Museums are pretty strange. They exist simultaneously as a conceptual space, an actual physical place and as a kind of practice, which means there is constantly a sense of redrawing the borders of what a museum is, and why a museum is. Because the context in which museums exist is always fluctuating, museums too are subject to perpetual evolution. These interconnected elements of theory, practice and place make the museum a very interesting world in which to work, because what works for one area (say, the museum as concept) might not marry with the other elements.
Despite this, the theory of museums does have very real impact on the business of museums (if not always immediately). As our conceptual ideas of museums change, so too does museum practice (often later down the track). This is why now is such an interesting time to be working as a museum theorist, because the Internet is raising so many interesting questions about what a museum should be, and how it should conduct its business, in the age of information. New theories, new discussions are emerging, and these discussions impact on museum practice itself. It really feels like there is a chance to shape the museum of the future, through ideas. Amazing.
With this in mind, I draw your attention to Koven Smith’s latest blog post, which is also the abstract for his upcoming MuseumNext talk. The post is titled The Kinetic Museum, and in it, Koven asks:
What if a museum’s overall practice were built outwards from its technology efforts, rather than the other way around? What would a museum built from the ground up for speed and agility, rather than stability and longevity, look like?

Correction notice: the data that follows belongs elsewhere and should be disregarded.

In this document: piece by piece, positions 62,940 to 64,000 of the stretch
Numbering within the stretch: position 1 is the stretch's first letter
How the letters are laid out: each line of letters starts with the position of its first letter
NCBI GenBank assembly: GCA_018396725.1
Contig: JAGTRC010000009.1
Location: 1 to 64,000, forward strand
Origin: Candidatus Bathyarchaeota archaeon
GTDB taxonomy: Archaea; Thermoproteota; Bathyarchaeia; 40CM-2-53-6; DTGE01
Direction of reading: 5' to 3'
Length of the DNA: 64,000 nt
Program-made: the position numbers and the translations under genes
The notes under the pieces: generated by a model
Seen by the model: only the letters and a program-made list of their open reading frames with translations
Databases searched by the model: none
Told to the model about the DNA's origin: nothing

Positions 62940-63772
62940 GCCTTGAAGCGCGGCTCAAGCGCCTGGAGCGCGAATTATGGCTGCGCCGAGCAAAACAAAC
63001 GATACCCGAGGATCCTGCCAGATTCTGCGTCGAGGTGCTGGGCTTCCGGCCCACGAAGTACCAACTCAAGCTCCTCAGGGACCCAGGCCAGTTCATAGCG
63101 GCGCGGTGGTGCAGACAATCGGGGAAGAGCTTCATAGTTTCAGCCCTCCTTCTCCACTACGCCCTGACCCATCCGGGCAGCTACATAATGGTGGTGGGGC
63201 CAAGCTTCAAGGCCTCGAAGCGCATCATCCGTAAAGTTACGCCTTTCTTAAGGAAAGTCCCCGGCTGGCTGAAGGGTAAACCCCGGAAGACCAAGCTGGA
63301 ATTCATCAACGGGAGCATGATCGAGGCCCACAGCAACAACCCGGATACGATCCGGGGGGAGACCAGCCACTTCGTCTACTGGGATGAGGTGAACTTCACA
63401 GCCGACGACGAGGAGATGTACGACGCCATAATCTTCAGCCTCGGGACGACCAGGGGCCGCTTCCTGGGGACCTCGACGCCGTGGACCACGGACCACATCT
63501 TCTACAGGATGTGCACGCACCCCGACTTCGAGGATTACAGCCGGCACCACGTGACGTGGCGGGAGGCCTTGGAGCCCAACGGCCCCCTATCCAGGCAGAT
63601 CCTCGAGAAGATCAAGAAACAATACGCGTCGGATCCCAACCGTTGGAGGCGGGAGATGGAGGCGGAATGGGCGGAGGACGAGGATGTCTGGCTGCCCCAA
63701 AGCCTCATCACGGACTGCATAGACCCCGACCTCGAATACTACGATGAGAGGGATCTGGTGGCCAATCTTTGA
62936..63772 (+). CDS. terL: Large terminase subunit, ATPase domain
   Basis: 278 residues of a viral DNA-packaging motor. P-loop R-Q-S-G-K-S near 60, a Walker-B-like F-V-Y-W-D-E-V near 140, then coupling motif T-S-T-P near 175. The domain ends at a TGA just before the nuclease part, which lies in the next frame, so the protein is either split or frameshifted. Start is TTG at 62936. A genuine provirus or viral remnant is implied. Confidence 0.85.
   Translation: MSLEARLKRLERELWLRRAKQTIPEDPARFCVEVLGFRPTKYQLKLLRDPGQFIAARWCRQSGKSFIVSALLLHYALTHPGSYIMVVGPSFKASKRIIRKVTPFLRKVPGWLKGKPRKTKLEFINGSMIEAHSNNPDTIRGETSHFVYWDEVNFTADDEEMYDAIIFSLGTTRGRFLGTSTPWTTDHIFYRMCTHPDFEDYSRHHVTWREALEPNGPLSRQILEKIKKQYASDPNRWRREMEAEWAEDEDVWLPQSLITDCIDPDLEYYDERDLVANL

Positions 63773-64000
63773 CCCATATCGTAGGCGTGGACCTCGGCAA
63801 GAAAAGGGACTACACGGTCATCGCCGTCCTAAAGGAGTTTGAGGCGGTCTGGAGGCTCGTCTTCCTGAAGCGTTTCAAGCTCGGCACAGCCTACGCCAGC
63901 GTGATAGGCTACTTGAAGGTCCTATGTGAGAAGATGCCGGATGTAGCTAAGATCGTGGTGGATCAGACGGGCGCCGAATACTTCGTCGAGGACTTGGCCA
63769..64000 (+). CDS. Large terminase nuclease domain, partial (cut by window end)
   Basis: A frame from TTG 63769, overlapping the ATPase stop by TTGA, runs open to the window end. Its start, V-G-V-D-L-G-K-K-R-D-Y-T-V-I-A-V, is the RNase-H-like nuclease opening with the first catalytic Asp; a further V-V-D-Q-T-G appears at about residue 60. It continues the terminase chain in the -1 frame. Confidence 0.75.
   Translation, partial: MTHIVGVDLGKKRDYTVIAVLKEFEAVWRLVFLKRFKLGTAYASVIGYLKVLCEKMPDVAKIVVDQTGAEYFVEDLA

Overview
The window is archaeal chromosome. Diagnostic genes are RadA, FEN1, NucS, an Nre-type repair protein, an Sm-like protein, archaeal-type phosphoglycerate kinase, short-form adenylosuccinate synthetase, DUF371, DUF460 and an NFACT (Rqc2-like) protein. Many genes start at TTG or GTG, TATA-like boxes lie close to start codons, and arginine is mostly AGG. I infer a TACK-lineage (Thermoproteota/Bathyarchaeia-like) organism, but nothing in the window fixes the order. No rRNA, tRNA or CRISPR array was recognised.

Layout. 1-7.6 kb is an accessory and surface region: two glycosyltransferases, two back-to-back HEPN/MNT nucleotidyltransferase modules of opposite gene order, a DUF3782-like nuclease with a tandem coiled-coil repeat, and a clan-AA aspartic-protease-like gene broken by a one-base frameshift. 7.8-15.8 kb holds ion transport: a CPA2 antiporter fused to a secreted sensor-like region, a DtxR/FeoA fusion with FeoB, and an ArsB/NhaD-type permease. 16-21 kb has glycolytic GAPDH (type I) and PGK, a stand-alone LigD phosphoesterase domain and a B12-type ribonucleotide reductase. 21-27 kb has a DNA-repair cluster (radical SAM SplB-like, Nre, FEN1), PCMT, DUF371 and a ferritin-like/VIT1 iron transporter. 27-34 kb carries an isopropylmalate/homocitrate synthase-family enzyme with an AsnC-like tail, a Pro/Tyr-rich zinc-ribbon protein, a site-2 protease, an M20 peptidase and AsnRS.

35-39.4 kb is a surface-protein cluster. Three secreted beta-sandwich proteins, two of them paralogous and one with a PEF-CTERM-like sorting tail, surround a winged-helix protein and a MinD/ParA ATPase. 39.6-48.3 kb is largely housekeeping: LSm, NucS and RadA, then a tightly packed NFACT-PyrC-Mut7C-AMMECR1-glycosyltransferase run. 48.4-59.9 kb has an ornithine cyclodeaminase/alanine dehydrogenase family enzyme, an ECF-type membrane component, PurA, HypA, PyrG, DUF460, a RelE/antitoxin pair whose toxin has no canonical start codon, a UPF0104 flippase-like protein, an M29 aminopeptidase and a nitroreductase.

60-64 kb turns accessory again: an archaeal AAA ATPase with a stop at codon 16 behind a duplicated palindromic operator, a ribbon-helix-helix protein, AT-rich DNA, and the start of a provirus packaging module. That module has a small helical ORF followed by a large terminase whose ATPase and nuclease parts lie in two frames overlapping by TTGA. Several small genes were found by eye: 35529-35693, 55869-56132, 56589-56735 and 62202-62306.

This is a fascinating line of thinking, because it really starts to question the very foundational processes upon which museums are constructed and their appropriateness in an age of networked knowledge and endless connectivity. Rather than relying traditional models for museum practice and hoping they still suit the external context in which museums now find themselves, these sorts of questions prompt a complete rethink not only of how museums do business, but also of why and what a museum is. They are the sort of conceptual questions that could impact the physical and practical elements of the museum too. (This means they are also very important questions, given the changing state of information and knowledge – the stock and trade of museums.)
The very process of questioning these ideas in a public forum raises the possibility that the museum itself will change as a result (a question asked cannot be unasked); that it will be re-conceived in a new context. Such large-scale abstract questions remind me of an article that did the rounds recently about the mission that Steve Jobs set his first iPhone development team. Jobs
wasn’t focused on conceiving a device that would run all sorts of apps and media but instead laid out a simple mission to his team: to create the first phone people would love so much, they’d never leave the house without it.
In response to these somewhat idealised goals, Apple designed something that changed the marketplace. The article continues:
Apple’s success largely stemmed from focusing on only a handful of fundamental concepts: break the rules but do so in an exceptionally well manner, pay attention to detail and make people “think differently” about the relationship they have with their device, especially given that smartphones already existed in the market.
Questions like Koven’s, that ask us to rethink museum practice in a connected world, are so important, because they actually open the possibility that we can remake this essentially nineteenth century institution in a way that is far more suited to our time. If we were to take the fundamental elements of a museum (say, the selection, preservation and dissemination/communication of elements of the past and present for their potential future use), and be willing to discard the rest if it was not useful, I wonder how we would design a museum for today’s circumstances.